In 1984, Nyungwe was divided into areas that allow for sustainable use and harvesting of timber. The Government of Rwanda develops a plan for a buffer zone that can still be seen today. In 1984, biodiversity surveys conducted by the Wildlife Conservation Society (WCS) with RDB documented colobus in groups of up to 400 members—an unheard of phenomenon. In 1987, development of the trail system began at Uwinka.
In 1994, war and genocide devastated the country and destroyed many of the research and tourist facilities in Uwinka. Most senior staff were forced to flee, but many junior staff members at Nyungwe stayed on to protect the park. The park began to rebuild in 1995, but security and stability were still uncertain. In 1999, the last elephant in Nyungwe was killed in the swamp by poachers.
In 2004, the Rwandan Government makes Nyungwe an official National Park, giving it protected status, the highest level of protection in the country.
Primates in the forest
The 13 primates which can easily be sited on your primate safari tour in the forest either during trekking, or nature walks includes; Common chimpanzee, Angola colobus, L’Hoest’s monkey, Silver monkey, Golden monkey, Hamlyn’s monkey, Red-tailed monkey, Dent’s mona monkey, Vervet monkey, Olive baboon, and Grey-cheeked mangabey. Having an estimated 500 chimpanzees.
Number of waterfalls does exist within this great rainforest park of Nyungwe which could give you a stunning environment on your visit.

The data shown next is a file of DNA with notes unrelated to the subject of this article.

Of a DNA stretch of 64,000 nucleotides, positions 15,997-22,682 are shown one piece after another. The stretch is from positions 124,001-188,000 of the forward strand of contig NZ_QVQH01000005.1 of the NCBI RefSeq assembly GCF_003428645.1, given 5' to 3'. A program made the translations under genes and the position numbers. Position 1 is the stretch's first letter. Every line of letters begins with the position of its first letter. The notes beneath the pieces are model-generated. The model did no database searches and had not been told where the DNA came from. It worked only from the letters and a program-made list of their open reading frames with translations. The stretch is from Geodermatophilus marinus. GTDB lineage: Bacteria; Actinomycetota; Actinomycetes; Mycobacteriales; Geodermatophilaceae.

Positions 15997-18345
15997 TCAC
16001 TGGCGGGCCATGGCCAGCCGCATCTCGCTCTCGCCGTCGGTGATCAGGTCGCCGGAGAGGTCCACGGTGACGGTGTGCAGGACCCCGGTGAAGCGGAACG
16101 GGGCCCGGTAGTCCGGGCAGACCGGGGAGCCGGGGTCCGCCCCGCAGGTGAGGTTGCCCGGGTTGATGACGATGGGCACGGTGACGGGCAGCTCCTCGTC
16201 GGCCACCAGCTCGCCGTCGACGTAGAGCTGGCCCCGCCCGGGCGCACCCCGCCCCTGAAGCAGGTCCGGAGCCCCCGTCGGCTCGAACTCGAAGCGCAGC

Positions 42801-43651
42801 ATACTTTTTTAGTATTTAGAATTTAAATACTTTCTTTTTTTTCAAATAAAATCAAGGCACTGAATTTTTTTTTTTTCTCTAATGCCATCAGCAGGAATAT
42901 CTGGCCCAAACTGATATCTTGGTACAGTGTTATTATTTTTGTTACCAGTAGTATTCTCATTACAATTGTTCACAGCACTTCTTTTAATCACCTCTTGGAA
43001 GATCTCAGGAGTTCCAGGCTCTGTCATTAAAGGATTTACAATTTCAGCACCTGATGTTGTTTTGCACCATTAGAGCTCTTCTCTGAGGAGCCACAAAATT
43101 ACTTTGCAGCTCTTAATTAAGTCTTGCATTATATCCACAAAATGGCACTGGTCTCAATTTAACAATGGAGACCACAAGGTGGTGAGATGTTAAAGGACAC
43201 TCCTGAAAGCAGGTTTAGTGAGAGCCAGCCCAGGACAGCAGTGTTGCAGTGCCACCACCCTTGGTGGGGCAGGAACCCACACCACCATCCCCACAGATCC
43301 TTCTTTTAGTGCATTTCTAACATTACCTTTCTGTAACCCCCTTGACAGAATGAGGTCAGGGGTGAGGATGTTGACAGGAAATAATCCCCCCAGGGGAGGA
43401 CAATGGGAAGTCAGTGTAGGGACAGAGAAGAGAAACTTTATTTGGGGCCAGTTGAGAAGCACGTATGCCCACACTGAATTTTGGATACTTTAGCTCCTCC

Quite a number of tourism activities can be undertaken here on your visit to this great might forest during your safari. Some of the activities include.
- Canopy walk
- Primate trekking
- Hiking through the trail
- Biking safaris
- Tea estate visit
- Walking safari
- Bird watching
- Butterfly watching
- Nature walks
- Community visit.
Having received official national-park status in 2004 and a great deal of support from the World Conservation Society, Nyungwe Forest National Park is now setting its sights on becoming one of East Africa’s leading ecotourism destinations.
Community projects around Nyungwe
- Revenue Sharing and Outreach projects
- Bee-Keeping Associations
- Handicraft Associations
- Rural Electrification Project
- Community Tourism Project
- Community Tourist Lodge Project
- Energy Efficient Stoves
Handicrafts and beverages purchased by tourists create local income and the Rwanda Development Board gives a portion of park revenue to surrounding communities, who help protect the forest.
In case you’re interested to visit to visit Nyungwe forest, do not look elsewhere further, Rwanda Eco Company and Safari, can organize and plan for you something that will be of your interest as you would want it. Just send us an inquiry we shall get back to your shortly with your requested.
In a nutshell, Nyungwe forest park is ideal for short visits and is very ideal for watching primates, birds, nature walks and hiking.
How to get to Nyungwe Forest National Park.
Given the status of a national park in 2004 by the government of Rwanda with an effort to strike tourism in this area, Nyungwe forest has gained a remarkable boost in the number of visitors who intend to visit this great rain forest for quite a number of activities such as the canopy walk, primate trekking, nature walk, walking safaris, hiking to mention a few which is quite stunning here.
The drive from Kigali is straightforward – the only turn is a right at a small sign just before Butare.